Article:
FDA Warns Against Using Plasma From Young Donors To Counteract Aging

Federal health regulators are warning consumers not to undergo plasma treatments involving blood from young donors, which have been marketed by some companies to prevent aging and other conditions, but may not be safe or effective. 

FDA Commissioner Scott Gottlieb and the director for the agency’s Center For Biologics Evaluation and Research Peter Marks issued a statement on February 19, warning there is no proven clinical benefit from plasma infusions often marketed for treatment of conditions like dementia, Parkinson’s disease, Alzheimer’s disease, heart disease, post-traumatic stress disorder, aging, and memory loss.

There are companies throughout the U.S. marketing young donor plasma treatments, including Monterey, California-based Ambrosia, which involve infusions of plasma from young donors between the ages of 18 to 25. However, the FDA warns there is no evidence the plasma infusions cure, treat, or prevent the conditions.

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Plasma is the liquid portion of the blood. It contains proteins that help clot blood and can be used to treat bleeding and clotting abnormalities. Many trauma settings recognize the benefits of plasma, especially to patients with blood clotting issues due to illness or medications. Clotting conditions are the only ailment approved by the FDA to be treated with plasma.

“Our concerns regarding treatments using plasma from young donors are heightened by the fact that there is no compelling clinical evidence of its efficacy, nor is there information on appropriate dosing for treatment of the conditions for which these products are being advertised,” Gottlieb and Marks say in the statement. “Plasma is not FDA-recognized or approved to treat conditions such as normal aging or memory loss, or other diseases like Alzheimer’s or Parkinson’s disease. Moreover, reports we’re seeing indicate that the dosing of these infusions can involve administration of large volumes of plasma that can be associated with significant risks including infectious, allergic, respiratory and cardiovascular risks, among others.”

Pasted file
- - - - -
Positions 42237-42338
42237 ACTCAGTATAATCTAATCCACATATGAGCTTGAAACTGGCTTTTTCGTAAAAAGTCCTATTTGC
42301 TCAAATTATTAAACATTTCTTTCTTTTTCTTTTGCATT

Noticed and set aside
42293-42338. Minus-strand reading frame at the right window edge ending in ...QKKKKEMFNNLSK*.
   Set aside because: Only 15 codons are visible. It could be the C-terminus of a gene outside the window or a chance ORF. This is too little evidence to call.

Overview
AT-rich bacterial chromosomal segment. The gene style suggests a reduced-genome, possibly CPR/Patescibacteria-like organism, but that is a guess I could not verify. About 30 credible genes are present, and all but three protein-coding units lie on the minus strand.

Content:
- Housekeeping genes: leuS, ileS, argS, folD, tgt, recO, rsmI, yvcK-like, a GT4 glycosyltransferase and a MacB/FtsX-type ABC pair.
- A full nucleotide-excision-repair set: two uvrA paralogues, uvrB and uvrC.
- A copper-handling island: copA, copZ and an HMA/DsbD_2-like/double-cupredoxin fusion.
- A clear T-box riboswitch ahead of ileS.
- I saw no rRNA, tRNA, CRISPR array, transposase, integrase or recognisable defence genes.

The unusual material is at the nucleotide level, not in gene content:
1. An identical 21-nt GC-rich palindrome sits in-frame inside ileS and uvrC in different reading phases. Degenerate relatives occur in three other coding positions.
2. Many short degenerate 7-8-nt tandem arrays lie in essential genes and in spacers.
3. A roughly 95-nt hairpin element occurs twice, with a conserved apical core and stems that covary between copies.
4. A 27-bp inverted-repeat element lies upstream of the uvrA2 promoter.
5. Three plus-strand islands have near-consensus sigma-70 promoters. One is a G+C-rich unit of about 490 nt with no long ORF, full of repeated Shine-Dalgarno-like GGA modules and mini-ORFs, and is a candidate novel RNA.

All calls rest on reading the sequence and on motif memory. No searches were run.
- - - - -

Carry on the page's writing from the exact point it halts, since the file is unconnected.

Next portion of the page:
According to the FDA, Ambrosia began a medical trial in 2016, giving infusions to 200 people. However, the study focused on biomarkers in blood and not medical outcomes. Furthermore, the trial was not performed under the FDA’s Investigational New Drug program and Ambrosia failed to release the results to the public.

The agency warns that advertising plasma infusions as a treatment of these conditions can discourage patients from getting other necessary, proven treatments which can help those conditions.

Companies offering plasma infusions charge anywhere from $8,000 for a liter of young plasma up to hundreds of thousands of dollars.

The FDA also warns consumers should be wary of receiving medical therapy, such as plasma infusions, outside of clinical trials or in settings not under the watch of institutional review board or regulatory oversight.

The statement indicates the FDA may take regulatory or enforcement action against clinics that offer such plasma infusions.

“We support sound, scientific research and regulation of medical treatments,” the statement reads. “We will use our tools and authorities to protect patients from unscrupulous actors and unsafe products. As a general matter, we will consider taking regulatory and enforcement actions against companies that abuse the trust of patients and endanger their health with uncontrolled manufacturing conditions or by promoting so-called ‘treatments’ that haven’t been proven safe or effective for any use.”

The FDA is urging patients and health care providers to report any adverse conditions related to young donor plasma infusions for aging or related conditions to the agency’s MedWatch adverse event reporting program.


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